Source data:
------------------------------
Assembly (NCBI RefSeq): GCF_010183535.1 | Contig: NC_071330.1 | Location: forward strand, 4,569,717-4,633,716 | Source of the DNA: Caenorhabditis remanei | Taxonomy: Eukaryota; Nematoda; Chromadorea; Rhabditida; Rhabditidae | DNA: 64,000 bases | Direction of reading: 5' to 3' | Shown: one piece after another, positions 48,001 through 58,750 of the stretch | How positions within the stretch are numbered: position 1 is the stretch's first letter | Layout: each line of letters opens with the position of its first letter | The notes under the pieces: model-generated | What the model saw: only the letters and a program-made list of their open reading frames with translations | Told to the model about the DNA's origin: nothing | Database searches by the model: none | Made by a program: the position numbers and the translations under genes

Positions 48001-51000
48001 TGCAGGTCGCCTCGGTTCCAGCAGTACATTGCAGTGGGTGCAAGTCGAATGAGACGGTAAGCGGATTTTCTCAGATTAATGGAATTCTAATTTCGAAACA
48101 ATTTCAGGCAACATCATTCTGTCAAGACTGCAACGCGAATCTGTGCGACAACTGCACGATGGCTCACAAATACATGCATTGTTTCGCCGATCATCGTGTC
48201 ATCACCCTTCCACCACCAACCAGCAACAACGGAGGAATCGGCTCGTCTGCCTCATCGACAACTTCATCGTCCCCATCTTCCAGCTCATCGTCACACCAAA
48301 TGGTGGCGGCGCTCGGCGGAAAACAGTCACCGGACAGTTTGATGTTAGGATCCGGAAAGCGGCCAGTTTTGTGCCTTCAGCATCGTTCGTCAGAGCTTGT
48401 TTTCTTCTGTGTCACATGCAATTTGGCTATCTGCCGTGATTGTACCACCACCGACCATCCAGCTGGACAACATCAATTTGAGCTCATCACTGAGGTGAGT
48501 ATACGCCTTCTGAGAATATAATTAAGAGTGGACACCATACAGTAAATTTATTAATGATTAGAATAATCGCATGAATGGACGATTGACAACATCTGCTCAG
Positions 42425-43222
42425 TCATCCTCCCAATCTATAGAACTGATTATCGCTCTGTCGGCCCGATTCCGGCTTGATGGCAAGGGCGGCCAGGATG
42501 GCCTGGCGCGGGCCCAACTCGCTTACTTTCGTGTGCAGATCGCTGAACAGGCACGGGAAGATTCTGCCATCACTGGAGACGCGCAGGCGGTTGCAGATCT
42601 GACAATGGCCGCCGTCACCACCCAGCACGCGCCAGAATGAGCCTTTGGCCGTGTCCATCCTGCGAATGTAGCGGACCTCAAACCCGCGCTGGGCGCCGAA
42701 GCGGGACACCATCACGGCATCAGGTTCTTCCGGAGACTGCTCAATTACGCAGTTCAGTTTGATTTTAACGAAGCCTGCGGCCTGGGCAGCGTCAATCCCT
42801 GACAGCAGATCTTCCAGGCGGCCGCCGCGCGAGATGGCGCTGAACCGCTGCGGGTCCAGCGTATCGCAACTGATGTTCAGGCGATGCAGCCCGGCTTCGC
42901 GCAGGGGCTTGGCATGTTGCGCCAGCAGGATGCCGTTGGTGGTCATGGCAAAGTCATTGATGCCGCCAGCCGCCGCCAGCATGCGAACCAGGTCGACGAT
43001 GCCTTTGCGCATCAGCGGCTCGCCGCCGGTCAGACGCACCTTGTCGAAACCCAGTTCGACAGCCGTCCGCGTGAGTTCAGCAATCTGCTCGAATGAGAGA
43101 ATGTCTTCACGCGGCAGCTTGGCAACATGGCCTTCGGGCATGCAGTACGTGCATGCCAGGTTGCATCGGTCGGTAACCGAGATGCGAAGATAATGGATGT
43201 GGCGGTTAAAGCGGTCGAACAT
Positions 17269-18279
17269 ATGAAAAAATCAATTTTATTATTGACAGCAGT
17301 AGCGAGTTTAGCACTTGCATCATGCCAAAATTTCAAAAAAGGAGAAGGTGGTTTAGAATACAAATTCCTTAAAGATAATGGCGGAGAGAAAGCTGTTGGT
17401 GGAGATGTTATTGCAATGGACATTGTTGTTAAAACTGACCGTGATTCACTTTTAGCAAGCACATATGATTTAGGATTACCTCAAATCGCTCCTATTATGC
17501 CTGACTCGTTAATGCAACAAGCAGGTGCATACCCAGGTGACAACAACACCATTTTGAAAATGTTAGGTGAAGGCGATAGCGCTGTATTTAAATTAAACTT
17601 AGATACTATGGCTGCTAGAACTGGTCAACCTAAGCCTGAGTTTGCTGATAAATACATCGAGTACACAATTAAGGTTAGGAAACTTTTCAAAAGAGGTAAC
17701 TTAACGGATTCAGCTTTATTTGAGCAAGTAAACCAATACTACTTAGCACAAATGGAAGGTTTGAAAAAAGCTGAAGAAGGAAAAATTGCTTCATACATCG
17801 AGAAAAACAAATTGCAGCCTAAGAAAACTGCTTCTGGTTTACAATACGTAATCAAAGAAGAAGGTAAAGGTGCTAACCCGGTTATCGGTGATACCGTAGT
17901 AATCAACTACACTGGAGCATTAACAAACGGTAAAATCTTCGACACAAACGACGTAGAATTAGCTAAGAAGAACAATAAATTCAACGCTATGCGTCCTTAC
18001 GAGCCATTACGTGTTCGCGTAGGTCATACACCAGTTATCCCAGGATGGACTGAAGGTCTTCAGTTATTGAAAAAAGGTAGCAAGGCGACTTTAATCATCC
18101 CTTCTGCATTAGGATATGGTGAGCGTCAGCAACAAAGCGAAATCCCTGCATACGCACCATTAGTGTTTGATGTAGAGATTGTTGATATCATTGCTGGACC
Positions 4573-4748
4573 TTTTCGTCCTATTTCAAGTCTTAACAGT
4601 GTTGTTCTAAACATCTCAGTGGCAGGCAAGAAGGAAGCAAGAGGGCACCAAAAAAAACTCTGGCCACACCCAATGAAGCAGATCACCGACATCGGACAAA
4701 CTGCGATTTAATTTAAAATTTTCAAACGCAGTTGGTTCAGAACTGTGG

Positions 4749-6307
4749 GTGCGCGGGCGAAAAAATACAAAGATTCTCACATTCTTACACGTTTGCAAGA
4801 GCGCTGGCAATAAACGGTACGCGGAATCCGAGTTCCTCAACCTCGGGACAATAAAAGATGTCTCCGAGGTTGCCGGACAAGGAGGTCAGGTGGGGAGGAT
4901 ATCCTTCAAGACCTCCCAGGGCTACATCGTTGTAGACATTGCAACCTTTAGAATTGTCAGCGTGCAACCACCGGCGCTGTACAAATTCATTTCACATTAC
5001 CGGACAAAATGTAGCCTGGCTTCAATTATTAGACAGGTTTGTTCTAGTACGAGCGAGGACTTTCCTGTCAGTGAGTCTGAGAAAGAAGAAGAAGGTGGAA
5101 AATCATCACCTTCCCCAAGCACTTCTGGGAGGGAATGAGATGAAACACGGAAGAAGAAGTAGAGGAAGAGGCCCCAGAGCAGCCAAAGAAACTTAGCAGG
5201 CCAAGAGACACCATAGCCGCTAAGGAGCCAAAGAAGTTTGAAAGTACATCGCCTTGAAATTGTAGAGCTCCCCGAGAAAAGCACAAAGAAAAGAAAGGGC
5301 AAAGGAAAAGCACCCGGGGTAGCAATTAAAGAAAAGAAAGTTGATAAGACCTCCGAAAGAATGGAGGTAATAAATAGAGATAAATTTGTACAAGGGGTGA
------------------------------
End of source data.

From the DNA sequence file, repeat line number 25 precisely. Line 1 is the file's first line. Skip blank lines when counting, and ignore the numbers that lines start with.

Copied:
17701 TTAACGGATTCAGCTTTATTTGAGCAAGTAAACCAATACTACTTAGCACAAATGGAAGGTTTGAAAAAAGCTGAAGAAGGAAAAATTGCTTCATACATCG